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City Sports

Eighty-Five percent of children who live in Boston suburbs participate in one sport or another. Other suburbs across the United States boast similar figures. Yet, only 30 percent of Boston city children participate in sports. In other cities such as Detroit the situation is more discouraging: Participation is only 10 percent.

Sports specialists describe this "sports gap" as a crisis. Their concern is understandable. As a parent/coach told the Monitor, participation in Little League (or Pop Warner football or youth soccer) brings children face to face "with being coached, having something expected of them, realizing that improvement is inherent in the game, and that effort is almost always rewarded." (And let's not forget fun.)

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Playing sports also can help keep kids out of trouble. The Pop Warner leagues, for example, began in the late 1920s in Philadelphia when the lives of young vandals were turned around by playing football. Youths who aren't involved in a positive activity like sports are more likely to get into trouble or spend the bulk of their time playing video games or watching TV.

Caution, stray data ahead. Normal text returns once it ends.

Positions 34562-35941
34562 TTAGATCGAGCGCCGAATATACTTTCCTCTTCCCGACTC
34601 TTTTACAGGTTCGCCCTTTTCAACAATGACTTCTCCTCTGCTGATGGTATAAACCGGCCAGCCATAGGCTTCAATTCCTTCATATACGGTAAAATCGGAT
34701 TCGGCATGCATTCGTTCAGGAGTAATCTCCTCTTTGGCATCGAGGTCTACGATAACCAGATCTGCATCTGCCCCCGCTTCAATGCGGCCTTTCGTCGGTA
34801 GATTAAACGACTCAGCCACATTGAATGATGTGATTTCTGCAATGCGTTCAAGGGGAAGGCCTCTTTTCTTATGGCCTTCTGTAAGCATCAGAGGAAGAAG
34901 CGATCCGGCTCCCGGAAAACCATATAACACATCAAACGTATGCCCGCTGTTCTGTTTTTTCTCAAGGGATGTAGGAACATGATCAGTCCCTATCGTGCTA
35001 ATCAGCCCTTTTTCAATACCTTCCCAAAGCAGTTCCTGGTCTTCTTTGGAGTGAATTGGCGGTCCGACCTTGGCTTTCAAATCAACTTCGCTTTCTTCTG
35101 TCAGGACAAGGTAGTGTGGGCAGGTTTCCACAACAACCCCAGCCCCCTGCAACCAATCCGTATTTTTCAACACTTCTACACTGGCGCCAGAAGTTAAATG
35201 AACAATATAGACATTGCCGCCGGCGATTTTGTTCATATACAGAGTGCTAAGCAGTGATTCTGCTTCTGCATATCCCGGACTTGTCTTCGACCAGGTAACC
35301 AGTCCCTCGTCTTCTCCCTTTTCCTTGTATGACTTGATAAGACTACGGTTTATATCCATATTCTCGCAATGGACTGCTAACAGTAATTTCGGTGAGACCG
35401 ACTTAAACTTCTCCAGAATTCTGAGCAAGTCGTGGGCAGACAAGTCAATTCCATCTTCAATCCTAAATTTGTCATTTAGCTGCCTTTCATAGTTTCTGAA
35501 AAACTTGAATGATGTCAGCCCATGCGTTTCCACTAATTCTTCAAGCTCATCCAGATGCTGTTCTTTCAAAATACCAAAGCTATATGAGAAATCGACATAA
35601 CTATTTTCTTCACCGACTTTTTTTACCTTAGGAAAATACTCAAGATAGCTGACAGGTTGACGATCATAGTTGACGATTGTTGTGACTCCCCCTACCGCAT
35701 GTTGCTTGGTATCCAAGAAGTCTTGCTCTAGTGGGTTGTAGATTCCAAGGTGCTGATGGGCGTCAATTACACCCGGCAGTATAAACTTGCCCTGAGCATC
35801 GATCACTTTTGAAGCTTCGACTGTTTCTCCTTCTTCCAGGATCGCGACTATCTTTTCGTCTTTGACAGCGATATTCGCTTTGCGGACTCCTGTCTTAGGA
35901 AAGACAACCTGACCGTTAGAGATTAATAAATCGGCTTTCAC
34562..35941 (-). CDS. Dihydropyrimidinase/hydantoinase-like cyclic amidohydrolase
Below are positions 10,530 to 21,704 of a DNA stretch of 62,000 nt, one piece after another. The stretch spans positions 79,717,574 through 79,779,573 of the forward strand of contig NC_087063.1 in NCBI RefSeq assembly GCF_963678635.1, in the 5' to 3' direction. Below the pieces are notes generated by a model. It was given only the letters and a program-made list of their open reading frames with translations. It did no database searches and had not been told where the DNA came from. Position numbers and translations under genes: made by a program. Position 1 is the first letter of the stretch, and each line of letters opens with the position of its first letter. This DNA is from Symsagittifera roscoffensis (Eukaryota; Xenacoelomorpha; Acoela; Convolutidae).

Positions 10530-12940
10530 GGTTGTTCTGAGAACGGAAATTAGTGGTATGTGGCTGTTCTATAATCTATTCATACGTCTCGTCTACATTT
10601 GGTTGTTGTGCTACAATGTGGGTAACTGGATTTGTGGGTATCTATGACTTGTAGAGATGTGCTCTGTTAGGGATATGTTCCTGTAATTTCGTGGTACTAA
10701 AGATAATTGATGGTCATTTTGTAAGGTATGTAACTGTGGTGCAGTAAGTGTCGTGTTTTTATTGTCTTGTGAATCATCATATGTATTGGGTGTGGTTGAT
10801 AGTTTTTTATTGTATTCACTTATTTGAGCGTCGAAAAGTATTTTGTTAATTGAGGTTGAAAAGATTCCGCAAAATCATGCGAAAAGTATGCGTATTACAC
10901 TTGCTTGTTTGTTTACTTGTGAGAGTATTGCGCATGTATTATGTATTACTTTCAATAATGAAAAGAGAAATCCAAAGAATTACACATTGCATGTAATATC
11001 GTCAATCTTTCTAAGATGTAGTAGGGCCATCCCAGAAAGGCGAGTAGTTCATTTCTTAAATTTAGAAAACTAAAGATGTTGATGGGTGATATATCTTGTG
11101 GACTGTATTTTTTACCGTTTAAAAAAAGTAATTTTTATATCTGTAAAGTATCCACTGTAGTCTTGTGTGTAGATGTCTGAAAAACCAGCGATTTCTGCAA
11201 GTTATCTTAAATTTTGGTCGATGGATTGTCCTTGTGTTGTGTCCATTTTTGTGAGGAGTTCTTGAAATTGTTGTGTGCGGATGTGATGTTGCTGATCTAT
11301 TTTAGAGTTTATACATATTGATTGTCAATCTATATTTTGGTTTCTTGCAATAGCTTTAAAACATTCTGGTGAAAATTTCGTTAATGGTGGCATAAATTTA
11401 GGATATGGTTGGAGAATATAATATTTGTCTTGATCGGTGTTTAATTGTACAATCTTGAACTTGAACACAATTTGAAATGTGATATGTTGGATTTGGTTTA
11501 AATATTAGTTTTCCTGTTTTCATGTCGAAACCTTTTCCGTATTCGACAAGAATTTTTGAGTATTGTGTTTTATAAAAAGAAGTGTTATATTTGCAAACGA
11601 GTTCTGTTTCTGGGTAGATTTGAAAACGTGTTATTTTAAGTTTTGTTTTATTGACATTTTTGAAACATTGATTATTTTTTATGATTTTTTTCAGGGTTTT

Experts attribute the problem of too few city kids playing sports to a number of factors, including a drop-off in youth leagues and the deterioration of school sports programs, primarily in middle schools.

Part of the solution is more and better resources. But it also includes, as Boston Mayor Thomas Menino says, a substantial change in the way cities treat sports. We may be big professional sports fans, but too many children aren't given the chance to do more than watch a game on television.

Mayor Menino pledges to set up a Youth Sports Congress to find solutions. That will include "bringing together all the programs we have in the city, to find out ... where the shortages are." The mayor believes a 30 percent participation rate isn't good enough. We agree. He's right to try to figure out what's wrong. Other cities likely will take notice.

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